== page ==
Fans will no doubt be happy their favorite musical has finally made it to the big screen but the musical's original stars Michael Crawford and Sarah Brightman have been replaced in the movie version by hot young actors. This is a very wise decision considering the film's rather longwinded nature. In other words even though the Phantom performers keep singing and singing and then sing some more at least they are appealing to watch (and they did do all their own singing). Butler (Lara Croft Tomb Raider: The Cradle of Life) is particularly effective as the Phantom all brooding mysterious and far more intriguing a suitor than pretty boy Raoul played blandly by Wilson (HBO's Angels in America). With her alabaster skin and long luscious locks Rossum (The Day After Tomorrow) also does a nice job as Christine. But she is unfortunately limited to only a few range of emotions--either all doe-eyed and somber over her Phantom doe-eyed and gushy over Raoul or just plain doe-eyed. As for the supporting players Minnie Driver nearly steals the show as the Italian soprano diva La Carlotta. As the only breath of fresh air in the musty opera house you definitely crave more of her.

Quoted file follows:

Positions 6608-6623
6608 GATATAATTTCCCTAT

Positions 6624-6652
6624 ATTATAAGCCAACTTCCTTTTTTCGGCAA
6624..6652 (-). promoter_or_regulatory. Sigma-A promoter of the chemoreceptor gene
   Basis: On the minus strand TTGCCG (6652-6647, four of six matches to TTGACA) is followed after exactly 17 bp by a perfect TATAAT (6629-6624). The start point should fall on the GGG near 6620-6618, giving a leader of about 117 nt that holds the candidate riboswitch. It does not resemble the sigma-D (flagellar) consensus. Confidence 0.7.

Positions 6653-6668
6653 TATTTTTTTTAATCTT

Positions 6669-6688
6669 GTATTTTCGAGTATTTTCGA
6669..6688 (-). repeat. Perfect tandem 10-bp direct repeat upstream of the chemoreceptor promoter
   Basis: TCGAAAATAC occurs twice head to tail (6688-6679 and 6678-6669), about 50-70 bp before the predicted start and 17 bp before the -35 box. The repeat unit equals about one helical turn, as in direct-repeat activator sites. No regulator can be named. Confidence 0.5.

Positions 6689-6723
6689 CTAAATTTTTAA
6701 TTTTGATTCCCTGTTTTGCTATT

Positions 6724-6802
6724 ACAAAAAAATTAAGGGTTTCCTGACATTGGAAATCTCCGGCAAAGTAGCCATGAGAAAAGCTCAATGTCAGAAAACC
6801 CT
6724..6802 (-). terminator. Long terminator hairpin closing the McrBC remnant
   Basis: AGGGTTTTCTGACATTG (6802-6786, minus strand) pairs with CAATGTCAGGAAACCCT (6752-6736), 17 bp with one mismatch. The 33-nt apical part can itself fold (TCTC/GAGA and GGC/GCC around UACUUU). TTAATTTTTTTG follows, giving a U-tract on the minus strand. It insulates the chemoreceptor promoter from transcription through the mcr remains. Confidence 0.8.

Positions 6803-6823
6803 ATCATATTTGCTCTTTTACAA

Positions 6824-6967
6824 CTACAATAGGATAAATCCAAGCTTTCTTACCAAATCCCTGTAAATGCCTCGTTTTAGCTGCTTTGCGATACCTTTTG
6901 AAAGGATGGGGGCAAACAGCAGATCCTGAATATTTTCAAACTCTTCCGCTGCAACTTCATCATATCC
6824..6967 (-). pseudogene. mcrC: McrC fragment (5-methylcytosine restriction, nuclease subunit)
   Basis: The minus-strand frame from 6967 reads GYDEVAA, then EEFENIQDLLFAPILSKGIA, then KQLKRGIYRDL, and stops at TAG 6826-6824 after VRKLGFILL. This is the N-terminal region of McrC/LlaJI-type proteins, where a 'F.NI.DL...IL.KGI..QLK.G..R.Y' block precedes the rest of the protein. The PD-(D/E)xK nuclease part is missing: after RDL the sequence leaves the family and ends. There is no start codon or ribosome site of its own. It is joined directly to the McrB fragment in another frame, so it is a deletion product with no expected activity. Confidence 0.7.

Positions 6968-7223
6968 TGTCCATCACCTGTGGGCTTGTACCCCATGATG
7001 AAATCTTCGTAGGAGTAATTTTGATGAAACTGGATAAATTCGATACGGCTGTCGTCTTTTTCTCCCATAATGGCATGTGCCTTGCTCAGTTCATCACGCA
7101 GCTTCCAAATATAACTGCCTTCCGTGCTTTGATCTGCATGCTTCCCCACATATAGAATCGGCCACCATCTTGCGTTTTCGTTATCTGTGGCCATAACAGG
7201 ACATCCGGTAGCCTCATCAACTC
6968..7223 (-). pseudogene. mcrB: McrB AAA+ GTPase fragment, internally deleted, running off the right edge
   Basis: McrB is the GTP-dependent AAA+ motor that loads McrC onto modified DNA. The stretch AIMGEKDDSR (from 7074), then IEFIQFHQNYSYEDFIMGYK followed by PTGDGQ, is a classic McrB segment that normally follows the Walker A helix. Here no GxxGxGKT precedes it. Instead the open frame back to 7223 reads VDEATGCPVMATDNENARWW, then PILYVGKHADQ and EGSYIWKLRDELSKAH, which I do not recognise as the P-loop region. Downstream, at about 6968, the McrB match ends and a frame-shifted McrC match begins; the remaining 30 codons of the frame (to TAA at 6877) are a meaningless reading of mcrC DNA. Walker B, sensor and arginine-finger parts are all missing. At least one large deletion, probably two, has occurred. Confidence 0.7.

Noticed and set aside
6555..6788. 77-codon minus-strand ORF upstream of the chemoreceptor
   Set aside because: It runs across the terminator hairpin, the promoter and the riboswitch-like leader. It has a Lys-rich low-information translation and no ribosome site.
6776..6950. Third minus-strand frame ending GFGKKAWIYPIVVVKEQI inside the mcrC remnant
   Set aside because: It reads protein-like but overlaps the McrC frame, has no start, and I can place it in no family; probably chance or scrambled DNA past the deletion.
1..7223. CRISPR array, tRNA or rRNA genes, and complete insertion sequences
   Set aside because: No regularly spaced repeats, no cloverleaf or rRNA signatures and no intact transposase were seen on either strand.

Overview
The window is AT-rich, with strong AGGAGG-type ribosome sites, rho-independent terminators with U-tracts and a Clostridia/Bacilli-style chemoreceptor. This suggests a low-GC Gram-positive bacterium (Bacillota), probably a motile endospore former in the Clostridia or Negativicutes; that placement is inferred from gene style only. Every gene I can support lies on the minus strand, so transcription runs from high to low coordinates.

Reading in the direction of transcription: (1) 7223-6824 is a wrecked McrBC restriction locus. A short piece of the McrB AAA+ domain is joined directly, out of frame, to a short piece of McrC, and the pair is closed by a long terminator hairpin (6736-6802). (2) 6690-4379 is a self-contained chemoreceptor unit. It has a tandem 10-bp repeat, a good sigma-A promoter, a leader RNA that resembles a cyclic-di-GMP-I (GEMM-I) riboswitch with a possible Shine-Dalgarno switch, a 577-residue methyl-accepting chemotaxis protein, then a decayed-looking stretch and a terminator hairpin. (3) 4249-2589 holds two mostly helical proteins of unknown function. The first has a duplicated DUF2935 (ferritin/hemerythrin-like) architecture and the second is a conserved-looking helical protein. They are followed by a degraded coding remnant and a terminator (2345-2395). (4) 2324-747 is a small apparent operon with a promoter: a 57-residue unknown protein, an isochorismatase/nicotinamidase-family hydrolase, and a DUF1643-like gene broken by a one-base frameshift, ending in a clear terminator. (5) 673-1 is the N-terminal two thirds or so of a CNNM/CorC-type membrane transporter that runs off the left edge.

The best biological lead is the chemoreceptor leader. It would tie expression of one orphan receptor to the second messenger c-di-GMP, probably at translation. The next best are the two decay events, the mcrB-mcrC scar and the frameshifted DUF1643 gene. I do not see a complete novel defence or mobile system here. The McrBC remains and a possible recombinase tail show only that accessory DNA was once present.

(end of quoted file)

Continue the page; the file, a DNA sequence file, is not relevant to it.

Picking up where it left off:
It's taken about 15 years to bring Webber's smash hit to the big screen. Apparently after winning every known theater award for Phantom the legendary producer-composer approached director Joel Schumacher in 1988 to do the movie after being impressed by Schumacher's work on The Lost Boys. Hmmm The Lost Boys to Phantom of the Opera--I'm still trying to tie that one together. Anyway Webber had to postpone production for personal reasons and then Schumacher was busy doing such films as Tigerland and Phone Booth. Finally the time was ripe to make Phantom coming on the heels of the musical movie boom started by Moulin Rouge and Chicago. Schumacher certainly incorporates all the right elements from the young and talented cast to the opulent sets and magnificent costumes. The problem is the material: Phantom really isn't all that compelling of a story. Sure the stage production was and still is a theatrical event especially as the Phantom moves on catwalks all over the theater and the impressive chandelier comes crashing down on the stage. But for the film adaptation there needs to be something more than just grand posturing set pieces and operatic music. Maybe a little more dialogue? A sex scene? Anything?